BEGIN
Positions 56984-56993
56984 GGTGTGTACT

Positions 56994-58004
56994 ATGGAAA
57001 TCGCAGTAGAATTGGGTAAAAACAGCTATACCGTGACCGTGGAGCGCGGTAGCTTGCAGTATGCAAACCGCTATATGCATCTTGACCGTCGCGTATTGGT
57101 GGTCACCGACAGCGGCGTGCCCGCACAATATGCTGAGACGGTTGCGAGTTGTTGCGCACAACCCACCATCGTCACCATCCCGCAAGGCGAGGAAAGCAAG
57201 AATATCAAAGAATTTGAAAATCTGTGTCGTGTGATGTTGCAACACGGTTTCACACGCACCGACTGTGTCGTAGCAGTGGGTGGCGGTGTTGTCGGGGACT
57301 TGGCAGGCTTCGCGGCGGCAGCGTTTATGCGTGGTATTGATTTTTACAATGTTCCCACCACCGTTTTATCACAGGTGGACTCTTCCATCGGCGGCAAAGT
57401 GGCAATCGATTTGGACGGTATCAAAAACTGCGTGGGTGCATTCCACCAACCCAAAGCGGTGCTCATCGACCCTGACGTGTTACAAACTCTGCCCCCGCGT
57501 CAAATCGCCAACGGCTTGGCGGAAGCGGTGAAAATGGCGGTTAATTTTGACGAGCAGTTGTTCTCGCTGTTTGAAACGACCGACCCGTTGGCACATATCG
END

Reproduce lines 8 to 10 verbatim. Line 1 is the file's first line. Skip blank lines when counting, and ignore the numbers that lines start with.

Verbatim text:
57301 TGGCAGGCTTCGCGGCGGCAGCGTTTATGCGTGGTATTGATTTTTACAATGTTCCCACCACCGTTTTATCACAGGTGGACTCTTCCATCGGCGGCAAAGT
57401 GGCAATCGATTTGGACGGTATCAAAAACTGCGTGGGTGCATTCCACCAACCCAAAGCGGTGCTCATCGACCCTGACGTGTTACAAACTCTGCCCCCGCGT
57501 CAAATCGCCAACGGCTTGGCGGAAGCGGTGAAAATGGCGGTTAATTTTGACGAGCAGTTGTTCTCGCTGTTTGAAACGACCGACCCGTTGGCACATATCG